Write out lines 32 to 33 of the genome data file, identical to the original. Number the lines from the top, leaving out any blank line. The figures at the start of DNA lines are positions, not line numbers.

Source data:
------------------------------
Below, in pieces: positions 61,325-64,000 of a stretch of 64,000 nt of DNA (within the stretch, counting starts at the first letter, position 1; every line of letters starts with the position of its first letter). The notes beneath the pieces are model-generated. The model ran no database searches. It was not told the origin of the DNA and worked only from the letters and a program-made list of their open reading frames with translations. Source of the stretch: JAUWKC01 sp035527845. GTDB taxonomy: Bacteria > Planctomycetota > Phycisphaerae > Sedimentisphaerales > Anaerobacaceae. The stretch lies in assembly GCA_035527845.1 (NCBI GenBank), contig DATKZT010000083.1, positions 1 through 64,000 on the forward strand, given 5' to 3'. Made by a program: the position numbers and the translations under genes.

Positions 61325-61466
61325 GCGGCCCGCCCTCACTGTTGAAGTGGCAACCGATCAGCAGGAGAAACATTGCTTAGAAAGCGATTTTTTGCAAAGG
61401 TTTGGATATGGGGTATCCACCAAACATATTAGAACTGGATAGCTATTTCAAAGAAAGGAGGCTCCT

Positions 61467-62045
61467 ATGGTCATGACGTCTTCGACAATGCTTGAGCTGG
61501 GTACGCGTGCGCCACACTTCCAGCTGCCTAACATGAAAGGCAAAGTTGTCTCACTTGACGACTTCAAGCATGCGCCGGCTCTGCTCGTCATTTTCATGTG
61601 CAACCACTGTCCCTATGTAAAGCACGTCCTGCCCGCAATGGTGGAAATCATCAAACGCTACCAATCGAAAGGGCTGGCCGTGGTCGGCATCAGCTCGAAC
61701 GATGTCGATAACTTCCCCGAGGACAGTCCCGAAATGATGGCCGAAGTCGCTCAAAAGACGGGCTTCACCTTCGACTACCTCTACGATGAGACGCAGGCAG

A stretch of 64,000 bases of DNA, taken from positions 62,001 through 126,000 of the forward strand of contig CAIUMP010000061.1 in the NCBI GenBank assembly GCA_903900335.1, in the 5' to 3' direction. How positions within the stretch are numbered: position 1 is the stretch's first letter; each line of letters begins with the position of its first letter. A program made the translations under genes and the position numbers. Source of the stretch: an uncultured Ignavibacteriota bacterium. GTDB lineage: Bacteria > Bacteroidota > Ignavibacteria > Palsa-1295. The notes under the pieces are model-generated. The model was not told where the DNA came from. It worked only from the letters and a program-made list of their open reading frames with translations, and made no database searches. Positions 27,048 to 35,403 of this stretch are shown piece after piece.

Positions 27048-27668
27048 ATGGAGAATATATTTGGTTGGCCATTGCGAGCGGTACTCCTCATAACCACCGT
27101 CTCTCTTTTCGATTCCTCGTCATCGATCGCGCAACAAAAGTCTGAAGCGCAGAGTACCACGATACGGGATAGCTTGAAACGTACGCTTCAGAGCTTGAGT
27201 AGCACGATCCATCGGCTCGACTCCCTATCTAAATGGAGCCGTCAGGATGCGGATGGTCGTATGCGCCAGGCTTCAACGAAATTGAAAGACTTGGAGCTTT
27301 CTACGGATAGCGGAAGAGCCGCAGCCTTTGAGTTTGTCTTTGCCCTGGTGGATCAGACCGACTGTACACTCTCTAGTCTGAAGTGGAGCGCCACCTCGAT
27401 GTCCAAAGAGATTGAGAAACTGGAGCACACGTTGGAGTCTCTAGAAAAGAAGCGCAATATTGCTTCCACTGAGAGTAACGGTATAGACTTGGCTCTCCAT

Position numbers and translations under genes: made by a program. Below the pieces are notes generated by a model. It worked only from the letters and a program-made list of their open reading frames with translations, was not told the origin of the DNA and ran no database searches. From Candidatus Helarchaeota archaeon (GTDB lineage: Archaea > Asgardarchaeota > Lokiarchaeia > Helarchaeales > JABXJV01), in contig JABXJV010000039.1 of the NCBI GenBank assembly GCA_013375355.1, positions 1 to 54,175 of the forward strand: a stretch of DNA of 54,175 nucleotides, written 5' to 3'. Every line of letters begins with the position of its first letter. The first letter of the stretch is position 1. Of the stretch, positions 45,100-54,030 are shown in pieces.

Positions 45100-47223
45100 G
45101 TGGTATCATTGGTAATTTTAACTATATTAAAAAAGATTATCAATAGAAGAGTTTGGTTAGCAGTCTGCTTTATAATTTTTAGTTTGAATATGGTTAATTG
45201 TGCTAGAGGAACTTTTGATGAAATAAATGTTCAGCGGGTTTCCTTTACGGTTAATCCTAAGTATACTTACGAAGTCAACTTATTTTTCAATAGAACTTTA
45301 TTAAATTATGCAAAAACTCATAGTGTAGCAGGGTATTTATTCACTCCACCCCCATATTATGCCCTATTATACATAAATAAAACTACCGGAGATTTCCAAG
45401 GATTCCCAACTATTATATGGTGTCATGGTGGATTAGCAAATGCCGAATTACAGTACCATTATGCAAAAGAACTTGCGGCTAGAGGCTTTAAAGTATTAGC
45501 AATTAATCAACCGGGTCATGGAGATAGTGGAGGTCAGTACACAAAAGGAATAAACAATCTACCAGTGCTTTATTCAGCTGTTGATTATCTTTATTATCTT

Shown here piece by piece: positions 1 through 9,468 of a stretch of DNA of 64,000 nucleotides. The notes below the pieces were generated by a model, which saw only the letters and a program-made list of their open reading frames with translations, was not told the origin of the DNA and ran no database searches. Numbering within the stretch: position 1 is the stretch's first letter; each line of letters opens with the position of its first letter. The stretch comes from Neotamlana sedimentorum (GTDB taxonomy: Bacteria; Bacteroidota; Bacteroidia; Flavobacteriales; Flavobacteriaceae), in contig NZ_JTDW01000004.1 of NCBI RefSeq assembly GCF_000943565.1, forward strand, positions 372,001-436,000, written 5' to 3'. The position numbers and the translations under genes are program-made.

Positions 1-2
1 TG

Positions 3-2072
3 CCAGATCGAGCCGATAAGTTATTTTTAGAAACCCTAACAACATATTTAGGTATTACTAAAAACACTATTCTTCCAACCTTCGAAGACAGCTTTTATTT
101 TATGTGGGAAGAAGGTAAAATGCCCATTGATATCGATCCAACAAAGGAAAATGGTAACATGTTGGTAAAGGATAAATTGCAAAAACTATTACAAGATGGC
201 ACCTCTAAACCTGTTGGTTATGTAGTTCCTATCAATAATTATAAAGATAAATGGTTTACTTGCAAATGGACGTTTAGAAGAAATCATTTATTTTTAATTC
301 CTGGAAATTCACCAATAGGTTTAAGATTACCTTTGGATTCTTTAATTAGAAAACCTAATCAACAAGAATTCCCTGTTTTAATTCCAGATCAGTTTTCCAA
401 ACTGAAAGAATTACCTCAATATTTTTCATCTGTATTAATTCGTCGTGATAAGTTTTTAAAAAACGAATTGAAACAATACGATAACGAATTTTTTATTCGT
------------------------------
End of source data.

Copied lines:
301 CTGGAAATTCACCAATAGGTTTAAGATTACCTTTGGATTCTTTAATTAGAAAACCTAATCAACAAGAATTCCCTGTTTTAATTCCAGATCAGTTTTCCAA
401 ACTGAAAGAATTACCTCAATATTTTTCATCTGTATTAATTCGTCGTGATAAGTTTTTAAAAAACGAATTGAAACAATACGATAACGAATTTTTTATTCGT